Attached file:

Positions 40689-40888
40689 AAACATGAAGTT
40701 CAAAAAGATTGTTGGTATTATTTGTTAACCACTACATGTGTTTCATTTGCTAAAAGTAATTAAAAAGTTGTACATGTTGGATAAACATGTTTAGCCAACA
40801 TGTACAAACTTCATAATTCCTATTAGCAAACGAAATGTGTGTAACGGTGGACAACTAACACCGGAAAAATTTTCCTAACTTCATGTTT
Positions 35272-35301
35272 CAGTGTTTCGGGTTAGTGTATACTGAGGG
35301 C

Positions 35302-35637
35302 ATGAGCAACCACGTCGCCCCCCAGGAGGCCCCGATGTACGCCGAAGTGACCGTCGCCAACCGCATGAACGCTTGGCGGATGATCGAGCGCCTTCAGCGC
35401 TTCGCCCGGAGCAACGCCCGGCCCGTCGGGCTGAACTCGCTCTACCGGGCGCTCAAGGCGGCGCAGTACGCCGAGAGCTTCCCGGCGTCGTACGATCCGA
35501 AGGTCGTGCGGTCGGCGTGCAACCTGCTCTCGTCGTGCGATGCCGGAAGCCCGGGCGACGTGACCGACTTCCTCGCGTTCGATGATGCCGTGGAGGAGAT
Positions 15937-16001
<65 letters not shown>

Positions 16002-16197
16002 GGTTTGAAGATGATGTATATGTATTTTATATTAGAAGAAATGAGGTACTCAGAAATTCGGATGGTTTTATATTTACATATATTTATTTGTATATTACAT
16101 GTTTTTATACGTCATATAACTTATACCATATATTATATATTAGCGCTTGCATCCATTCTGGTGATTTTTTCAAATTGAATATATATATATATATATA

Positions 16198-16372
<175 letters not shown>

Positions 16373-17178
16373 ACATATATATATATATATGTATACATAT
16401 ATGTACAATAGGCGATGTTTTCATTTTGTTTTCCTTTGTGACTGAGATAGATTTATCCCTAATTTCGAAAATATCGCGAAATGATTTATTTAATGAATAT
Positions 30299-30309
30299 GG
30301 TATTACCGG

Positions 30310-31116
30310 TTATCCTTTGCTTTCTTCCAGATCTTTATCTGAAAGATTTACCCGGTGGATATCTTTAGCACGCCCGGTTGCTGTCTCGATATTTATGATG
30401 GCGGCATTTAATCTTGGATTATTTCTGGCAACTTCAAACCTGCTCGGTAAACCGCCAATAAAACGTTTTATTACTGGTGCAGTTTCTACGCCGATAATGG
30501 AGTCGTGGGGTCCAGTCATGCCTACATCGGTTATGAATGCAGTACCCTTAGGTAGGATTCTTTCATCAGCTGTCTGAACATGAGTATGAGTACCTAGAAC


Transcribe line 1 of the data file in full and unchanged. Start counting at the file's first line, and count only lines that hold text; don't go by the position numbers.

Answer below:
Positions 40689-40888